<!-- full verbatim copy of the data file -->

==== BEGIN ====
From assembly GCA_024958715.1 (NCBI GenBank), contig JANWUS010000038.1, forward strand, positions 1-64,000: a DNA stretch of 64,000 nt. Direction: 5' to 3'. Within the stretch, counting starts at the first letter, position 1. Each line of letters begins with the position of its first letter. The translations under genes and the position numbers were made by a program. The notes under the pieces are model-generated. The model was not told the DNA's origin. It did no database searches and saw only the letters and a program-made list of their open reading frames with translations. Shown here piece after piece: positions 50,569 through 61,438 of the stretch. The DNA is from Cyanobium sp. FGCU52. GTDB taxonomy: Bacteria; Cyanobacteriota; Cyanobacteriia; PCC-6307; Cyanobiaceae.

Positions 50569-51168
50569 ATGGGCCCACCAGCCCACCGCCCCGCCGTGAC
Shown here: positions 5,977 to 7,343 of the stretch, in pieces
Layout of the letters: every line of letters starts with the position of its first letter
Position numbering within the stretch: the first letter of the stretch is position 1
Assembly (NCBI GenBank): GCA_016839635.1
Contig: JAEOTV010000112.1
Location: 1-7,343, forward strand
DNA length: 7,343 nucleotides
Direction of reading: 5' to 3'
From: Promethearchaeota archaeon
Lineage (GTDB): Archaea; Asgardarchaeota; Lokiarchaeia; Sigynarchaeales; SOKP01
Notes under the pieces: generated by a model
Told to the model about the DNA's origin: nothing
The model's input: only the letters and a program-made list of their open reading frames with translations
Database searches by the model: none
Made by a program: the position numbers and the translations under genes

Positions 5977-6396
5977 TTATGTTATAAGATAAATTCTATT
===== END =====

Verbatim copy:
From assembly GCA_024958715.1 (NCBI GenBank), contig JANWUS010000038.1, forward strand, positions 1-64,000: a DNA stretch of 64,000 nt. Direction: 5' to 3'. Within the stretch, counting starts at the first letter, position 1. Each line of letters begins with the position of its first letter. The translations under genes and the position numbers were made by a program. The notes under the pieces are model-generated. The model was not told the DNA's origin. It did no database searches and saw only the letters and a program-made list of their open reading frames with translations. Shown here piece after piece: positions 50,569 through 61,438 of the stretch. The DNA is from Cyanobium sp. FGCU52. GTDB taxonomy: Bacteria; Cyanobacteriota; Cyanobacteriia; PCC-6307; Cyanobiaceae.

Positions 50569-51168
50569 ATGGGCCCACCAGCCCACCGCCCCGCCGTGAC
Shown here: positions 5,977 to 7,343 of the stretch, in pieces
Layout of the letters: every line of letters starts with the position of its first letter
Position numbering within the stretch: the first letter of the stretch is position 1
Assembly (NCBI GenBank): GCA_016839635.1
Contig: JAEOTV010000112.1
Location: 1-7,343, forward strand
DNA length: 7,343 nucleotides
Direction of reading: 5' to 3'
From: Promethearchaeota archaeon
Lineage (GTDB): Archaea; Asgardarchaeota; Lokiarchaeia; Sigynarchaeales; SOKP01
Notes under the pieces: generated by a model
Told to the model about the DNA's origin: nothing
The model's input: only the letters and a program-made list of their open reading frames with translations
Database searches by the model: none
Made by a program: the position numbers and the translations under genes

Positions 5977-6396
5977 TTATGTTATAAGATAAATTCTATT